To me the most fascinating players are the unsung guys who play day in and day out and just get the job done or come out of nowhere to leave a quick impression of the potential for something special down the road. Yes, we watched the last two, first round draft picks J.P. Crawford and Aaron Nola play for the Threshers this season but everyone knew who they were and what their upside is. But we have also seen players who are not listed on any top prospect lists but have left lasting impressions on us this season.
It is two of these type of players who I have chosen as the Baseball Ross Phillies Minor League “Unsung” Position and Pitcher players of the Year. Infielder Carlos Alonso had a career year with the bat for the Reading Phillies and left handed pitcher Josh Taylor was a late free agent signee who in only three relief appearances went 2-0, gave up no runs and struck out 13 in 9.1 innings in the final days of the Gulf Coast League season.
Alonso had to reacquaint himself to play third base this season as he split his time there and second base. He was the Rawlings minor league second base Gold Glove winner last year with the Clearwater Threshers.
This season he had a career year in hits, total bases, triples, home runs, RBI’s, runs scored, walks and steals while hitting .272 for the season. He finished strong hitting .395 in his final ten games of the season.
Carlos is the type of player a major league organization that has trouble scoring runs could use because of his ability to generate offense by getting on base and plating runs. In the field in 2013 he committed only two errors at second base all season. But this season the Phillies minor league department had him split his time between second base and third base and that cause his fielding percent to drop. But over his last 26 games at third base he committed no errors to end the season.
He will be playing at baseball age 27 next season as he enters his prime baseball years. He could play a valuable role for any team that wants an intelligent baseball player who knows how to play the game right. This season he showed he can play both at second or third and put up impressive offensive numbers hitting mostly out of the one or two hole.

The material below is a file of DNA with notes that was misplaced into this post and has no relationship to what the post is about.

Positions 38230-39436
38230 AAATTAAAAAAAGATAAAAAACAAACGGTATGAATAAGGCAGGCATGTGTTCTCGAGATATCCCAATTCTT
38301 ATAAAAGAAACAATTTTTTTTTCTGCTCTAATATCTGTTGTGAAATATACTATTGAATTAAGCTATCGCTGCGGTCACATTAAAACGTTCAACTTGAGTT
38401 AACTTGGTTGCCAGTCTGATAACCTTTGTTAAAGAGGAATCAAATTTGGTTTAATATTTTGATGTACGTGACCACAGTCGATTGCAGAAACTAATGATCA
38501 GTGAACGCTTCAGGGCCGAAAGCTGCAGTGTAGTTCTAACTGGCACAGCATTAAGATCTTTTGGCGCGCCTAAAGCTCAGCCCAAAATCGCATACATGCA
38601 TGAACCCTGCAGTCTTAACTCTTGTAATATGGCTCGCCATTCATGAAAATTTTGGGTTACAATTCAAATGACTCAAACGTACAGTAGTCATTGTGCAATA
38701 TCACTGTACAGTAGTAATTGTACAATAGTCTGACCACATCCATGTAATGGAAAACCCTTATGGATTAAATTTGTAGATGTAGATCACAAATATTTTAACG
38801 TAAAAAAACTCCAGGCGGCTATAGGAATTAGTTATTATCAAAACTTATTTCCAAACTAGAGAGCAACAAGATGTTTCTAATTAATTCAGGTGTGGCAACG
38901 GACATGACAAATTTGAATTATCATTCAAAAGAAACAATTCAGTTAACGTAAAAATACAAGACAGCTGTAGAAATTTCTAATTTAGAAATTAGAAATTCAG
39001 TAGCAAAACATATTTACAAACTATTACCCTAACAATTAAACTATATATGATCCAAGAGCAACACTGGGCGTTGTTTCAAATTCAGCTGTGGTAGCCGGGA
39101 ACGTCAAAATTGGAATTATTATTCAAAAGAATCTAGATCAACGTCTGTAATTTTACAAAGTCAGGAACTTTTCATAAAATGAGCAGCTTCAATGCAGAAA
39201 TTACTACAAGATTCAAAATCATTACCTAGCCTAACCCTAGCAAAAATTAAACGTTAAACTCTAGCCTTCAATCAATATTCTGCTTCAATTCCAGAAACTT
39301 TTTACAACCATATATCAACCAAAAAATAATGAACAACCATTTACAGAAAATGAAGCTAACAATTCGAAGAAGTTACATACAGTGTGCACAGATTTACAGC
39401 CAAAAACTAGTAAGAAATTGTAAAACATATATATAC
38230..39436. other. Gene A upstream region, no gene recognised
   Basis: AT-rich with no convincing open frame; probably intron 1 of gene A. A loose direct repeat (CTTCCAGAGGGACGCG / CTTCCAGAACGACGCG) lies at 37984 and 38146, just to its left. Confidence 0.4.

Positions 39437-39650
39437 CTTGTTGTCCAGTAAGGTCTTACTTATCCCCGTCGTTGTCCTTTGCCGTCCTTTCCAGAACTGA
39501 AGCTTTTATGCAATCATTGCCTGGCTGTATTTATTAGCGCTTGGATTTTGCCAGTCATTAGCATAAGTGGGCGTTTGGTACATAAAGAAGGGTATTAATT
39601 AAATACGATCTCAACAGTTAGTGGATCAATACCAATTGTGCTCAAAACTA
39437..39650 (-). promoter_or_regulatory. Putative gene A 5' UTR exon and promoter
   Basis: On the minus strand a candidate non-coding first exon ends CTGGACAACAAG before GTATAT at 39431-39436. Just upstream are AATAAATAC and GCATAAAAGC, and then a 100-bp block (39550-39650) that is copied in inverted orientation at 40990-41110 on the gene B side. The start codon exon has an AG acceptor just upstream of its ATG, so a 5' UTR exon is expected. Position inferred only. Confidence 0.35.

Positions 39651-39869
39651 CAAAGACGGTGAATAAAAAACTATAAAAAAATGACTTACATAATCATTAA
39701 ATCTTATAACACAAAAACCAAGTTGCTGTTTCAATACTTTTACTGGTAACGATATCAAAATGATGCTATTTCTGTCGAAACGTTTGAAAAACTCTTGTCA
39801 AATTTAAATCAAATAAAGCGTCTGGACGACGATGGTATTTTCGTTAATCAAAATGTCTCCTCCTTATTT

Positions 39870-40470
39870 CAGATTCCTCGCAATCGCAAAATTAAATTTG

It was back on August 22 that I decided to hang around and watch a new guy named Josh Taylor come on to pitch with two out in the fourth and then the fifth, sixth, seventh and eight innings in a GCL game at the Blue Jays Complex. He struck out five that day in picking up his first professional win. The big, 21 year-old 6’5″ 225 lbs. lefty was firing on all cylinders with a big 12 to six breaking ball and a low to mid 90’s fastball. He was throwing strikes and dominating the Blue Jays GCL hitters.
Where did this baseball man of mystery come from? It turns out that Taylor was overlooked earlier in the June Draft by all 30 major league teams when over 1,200 players were drafted. He was signed as a free agent by the Phillies Marti Wolever who was watching him pitch that day in Dunedin.
A native from the Phoenix, Arizona area Taylor pitched two seasons for Scottsdale Community College and this season pitched for Georgia College, a Division II team. He last pitched, before signing as a free agent with the Phillies, back in May in a NCAA Division II regional tournament game. He went 7-4 for the Bobcats as a starter, striking out 57 in 83.1 innings for a 5.62 ERA. Nothing to get too excited about.
The three month off must have done him wonders because Taylor looked like a No. 1 draft pick that day back in August against the GCL Blue Jays and in his two other relief appearances at the end of the season.
There you have it two unsung players, from the opposite end of the minor league spectrum. Onne who has been in the Phillies organization for five years and another who has pitched in only three professional games. One, who gets little notice in the Phillies organization but knows how to get on base and score runs and the other one that no MBL organization saw fit to even draft back in June. Carlos Alonso and Josh Taylor are the Baseball Ross 2014 Phillies Minor League “Unsung” Position and Pitcher Players of the Year.